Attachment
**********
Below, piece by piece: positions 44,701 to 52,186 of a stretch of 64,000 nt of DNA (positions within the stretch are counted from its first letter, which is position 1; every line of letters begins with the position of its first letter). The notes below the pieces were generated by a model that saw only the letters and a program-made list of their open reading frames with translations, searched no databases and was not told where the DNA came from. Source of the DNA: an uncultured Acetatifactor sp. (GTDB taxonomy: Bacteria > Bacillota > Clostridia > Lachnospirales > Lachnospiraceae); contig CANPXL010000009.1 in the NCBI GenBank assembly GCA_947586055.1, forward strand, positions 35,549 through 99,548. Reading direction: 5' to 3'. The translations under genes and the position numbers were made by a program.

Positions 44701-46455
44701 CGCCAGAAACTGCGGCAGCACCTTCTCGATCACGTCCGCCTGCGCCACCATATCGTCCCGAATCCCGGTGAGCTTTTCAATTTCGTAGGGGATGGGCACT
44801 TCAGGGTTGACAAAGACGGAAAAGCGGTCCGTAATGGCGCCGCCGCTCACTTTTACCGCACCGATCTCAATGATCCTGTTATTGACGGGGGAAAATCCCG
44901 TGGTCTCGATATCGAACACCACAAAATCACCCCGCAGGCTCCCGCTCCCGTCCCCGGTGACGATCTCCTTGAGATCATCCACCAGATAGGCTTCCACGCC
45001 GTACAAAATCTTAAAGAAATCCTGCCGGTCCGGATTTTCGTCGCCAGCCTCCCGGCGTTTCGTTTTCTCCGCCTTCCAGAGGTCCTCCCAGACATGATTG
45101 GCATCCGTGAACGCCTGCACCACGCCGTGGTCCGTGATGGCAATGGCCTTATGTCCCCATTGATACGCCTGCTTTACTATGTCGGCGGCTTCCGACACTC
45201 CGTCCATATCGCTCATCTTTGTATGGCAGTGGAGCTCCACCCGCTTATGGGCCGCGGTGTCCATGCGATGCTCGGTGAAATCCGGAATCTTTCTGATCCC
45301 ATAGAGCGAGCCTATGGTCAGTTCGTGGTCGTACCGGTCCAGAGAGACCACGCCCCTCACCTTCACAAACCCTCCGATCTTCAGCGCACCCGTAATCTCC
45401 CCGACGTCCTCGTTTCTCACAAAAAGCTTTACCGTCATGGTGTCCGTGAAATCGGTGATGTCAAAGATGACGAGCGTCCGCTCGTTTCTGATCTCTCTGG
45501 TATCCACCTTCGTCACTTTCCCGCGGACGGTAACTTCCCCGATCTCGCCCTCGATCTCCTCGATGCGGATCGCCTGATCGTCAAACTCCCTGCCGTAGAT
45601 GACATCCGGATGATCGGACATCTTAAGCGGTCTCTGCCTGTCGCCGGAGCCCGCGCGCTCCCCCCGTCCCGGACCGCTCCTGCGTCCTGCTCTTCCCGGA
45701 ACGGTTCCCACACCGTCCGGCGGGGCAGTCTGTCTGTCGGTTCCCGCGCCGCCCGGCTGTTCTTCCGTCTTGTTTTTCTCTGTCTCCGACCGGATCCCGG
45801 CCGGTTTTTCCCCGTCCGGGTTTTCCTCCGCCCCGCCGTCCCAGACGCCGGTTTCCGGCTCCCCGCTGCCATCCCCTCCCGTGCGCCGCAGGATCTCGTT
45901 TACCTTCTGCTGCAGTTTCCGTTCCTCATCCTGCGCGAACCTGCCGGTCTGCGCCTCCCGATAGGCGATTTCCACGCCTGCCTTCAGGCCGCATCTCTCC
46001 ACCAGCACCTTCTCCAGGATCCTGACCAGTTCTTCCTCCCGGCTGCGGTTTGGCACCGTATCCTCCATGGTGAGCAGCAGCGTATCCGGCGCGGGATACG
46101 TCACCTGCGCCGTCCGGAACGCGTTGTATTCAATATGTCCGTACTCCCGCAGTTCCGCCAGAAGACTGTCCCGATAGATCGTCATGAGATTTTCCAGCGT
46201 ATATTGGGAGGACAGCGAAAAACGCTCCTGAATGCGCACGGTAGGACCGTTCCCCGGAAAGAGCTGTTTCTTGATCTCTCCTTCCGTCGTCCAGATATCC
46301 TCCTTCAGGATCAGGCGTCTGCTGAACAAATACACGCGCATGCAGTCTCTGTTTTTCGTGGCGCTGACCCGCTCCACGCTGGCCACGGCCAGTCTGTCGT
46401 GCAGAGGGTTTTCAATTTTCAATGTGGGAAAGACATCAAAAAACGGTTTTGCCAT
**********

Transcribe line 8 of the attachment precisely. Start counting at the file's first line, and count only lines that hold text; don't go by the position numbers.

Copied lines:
45201 CGTCCATATCGCTCATCTTTGTATGGCAGTGGAGCTCCACCCGCTTATGGGCCGCGGTGTCCATGCGATGCTCGGTGAAATCCGGAATCTTTCTGATCCC